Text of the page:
Summary:  This article provides an outline of how coteaching might be properly implemented considering the limitations of teachers. It is based on the assumption that, while coteaching is obviously more beneficial to the students because of the combined teachers’ expertise, co-teaching can be hard to plan out when teacher are already overwhelmed by full schedules. In order for co-teaching to work, both teachers need to build the curriculum together. The article lays out a framework for co-planning the curriculum, co-assessment, and equal participation in each daily lessons. Most importantly, this framework is supported by technology, and the article discusses the various synchronous and asynchronous tools teachers can use to maintain equal levels of involvement and facilitate planning/discussion.

Review: This article looks more at co-teaching between two teachers, but the same framework can be applied to teacher-librarians (in fact, it may even be easier for them to engage in co-planning due to their involvement with supporting teachers in their curriculum). The article provides a bunch of practical information on co-planning, but also the article can be used as a potential example for connecting with teachers (i.e. showing teachers how co-teaching can be done even within their busy schedules).

[by Stephannie Tornow]

Technology and Project-Based Learning

Racone,  A., & Quale, M. (2017). Technology and Project-Based Learning. Independent School, 76(3), 54-61. Retrieved from


Summary: This article looks at the AltSchool network of schools in the US. AltSchool is an education startup which offers online platforms for personalized learning in traditional schools and formed micro-schools focused on personalized learning. AltSchool created the AltSchool Learning Cycle (ALC) with the intent of: motivated learning, constructed knowledge, and applied understanding. This article looks at how project-based learning (PBL) takes place in this personalized (and sometimes digital) environment. It examines the challenges faced in the PBL methodology when it was applied to the AltSchool elementary classes in 2016. The article looks at the types of challenges faced in PBL in general, such as, making sure projects relate the core subject matter while still allowing for exploration and personalization.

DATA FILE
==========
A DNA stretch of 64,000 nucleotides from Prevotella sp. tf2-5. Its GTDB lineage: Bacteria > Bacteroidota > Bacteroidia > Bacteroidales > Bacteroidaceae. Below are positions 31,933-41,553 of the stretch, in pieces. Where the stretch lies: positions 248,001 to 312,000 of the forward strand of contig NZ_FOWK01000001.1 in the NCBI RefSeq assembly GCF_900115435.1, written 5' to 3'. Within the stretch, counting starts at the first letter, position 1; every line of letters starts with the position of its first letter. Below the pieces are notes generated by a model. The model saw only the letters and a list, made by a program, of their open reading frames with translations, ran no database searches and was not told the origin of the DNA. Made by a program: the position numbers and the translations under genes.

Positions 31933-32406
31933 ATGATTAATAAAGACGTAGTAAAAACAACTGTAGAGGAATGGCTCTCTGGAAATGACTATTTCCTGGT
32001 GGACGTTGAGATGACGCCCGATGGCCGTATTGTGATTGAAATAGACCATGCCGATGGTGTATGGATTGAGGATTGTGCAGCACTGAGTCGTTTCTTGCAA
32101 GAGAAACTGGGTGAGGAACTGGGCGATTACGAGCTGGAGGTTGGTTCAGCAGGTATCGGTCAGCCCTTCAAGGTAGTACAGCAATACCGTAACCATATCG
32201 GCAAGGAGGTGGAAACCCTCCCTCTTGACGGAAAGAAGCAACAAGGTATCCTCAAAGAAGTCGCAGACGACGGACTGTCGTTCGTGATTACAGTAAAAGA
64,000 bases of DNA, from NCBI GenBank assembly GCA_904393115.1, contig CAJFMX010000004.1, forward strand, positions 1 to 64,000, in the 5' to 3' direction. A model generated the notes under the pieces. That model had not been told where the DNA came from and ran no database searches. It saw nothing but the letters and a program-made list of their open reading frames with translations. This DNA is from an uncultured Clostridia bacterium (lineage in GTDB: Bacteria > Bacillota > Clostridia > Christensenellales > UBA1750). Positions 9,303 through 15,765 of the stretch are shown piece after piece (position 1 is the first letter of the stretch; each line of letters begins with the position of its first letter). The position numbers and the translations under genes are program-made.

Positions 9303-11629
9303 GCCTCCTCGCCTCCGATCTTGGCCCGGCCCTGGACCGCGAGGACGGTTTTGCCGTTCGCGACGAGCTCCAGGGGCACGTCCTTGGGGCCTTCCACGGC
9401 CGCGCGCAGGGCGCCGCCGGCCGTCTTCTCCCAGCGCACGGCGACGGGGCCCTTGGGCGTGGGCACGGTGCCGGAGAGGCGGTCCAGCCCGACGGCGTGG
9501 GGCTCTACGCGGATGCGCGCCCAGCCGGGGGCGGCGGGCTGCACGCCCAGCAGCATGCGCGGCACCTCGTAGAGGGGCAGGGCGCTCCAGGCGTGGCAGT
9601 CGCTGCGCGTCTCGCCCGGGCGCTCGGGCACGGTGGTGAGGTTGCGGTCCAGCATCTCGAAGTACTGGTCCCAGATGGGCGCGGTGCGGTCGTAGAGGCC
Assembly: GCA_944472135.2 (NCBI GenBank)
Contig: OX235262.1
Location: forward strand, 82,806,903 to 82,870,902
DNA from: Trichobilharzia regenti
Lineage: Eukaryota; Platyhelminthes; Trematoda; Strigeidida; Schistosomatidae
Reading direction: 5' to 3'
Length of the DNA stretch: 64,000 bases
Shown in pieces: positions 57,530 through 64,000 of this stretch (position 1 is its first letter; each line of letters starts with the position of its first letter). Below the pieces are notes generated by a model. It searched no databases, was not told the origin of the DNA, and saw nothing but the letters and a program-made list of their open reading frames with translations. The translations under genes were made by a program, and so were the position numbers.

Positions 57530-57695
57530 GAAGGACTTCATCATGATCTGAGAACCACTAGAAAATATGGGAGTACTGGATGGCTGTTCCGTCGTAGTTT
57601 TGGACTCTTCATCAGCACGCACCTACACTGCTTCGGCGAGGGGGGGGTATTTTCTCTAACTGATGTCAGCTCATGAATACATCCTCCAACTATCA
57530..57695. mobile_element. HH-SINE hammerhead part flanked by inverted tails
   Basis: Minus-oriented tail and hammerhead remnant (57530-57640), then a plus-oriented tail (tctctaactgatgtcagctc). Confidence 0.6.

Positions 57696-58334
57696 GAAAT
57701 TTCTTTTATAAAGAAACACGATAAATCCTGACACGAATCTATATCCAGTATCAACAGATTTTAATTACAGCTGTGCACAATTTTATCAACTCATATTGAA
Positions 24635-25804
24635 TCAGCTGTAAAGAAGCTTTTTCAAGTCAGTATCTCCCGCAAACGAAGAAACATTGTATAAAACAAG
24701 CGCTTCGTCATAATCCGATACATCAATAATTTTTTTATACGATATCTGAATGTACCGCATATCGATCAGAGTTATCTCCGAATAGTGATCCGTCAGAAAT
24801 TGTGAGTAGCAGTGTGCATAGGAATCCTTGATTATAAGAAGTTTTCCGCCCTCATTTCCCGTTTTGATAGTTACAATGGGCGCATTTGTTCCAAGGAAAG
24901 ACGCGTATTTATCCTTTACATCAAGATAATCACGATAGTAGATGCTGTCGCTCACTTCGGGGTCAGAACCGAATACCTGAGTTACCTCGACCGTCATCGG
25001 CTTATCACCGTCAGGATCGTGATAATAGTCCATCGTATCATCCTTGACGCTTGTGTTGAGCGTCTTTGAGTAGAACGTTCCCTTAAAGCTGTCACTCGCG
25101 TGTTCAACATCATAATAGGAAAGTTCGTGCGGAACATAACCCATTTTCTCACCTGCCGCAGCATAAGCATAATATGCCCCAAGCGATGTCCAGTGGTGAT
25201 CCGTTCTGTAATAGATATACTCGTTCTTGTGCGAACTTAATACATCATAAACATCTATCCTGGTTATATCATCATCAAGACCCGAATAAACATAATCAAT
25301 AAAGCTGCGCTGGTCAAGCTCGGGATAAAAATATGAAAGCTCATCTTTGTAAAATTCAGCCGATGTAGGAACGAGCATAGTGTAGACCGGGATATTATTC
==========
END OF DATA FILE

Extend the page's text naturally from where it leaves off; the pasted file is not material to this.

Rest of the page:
Review: While this article is really tailored to information relating to this specific organization/ network (whether their system for PBL would work in a traditional classroom would need further study/justification), it does a great job in discussing how personalized can be integrated into PBL through the use of technology. Educators can harness and work with platforms to create interactive (digital) spaces for students to engage with a lesson/project in their own manner while still “sharing learning” with other students.

[by Stephannie Tornow]

Coteaching across STEM Disciplines in the ESSA Era of School Librarians as Teachers

Dow, M. J., & Thompson, K. W. (2017). Coteaching across STEM Disciplines in the ESSA Era of School Librarians as Teachers. Teacher Librarian, 44(4), 16-20. Retrieved from


Summary: This article looks at the STEAMALL project at Emporia State University, which requires licensed educators to complete four 3-credit-hour college courses specializing in coteaching scientific learning. Considering the ESSA era has focused more on digital literacy skills, the classroom is shifting to a more student-driven learning environment where coteaching offers new insights to teaching STEAM skills.The article looks at the techniques for collaboration between science, technology, engineering, and mathematics teachers and professional school librarians. It goes through the various stages of scientific research, and the effects of and the potential in coteaching during each step.

Review: The article provides a strong background/evidence for coteaching as a general concept, but could benefit from more direct evidence or studies on specific aspects. As such, it feels more like the article addresses how co-teachers can teach STEM (and why they should) rather than the techniques for this collaboration (as outlined in the abstract). In addition, there is not a lot of information on how this is impacted by ESSA, except in the article’s generalized notions that de-standardization allows for this type of teaching.

[by Stephannie Tornow]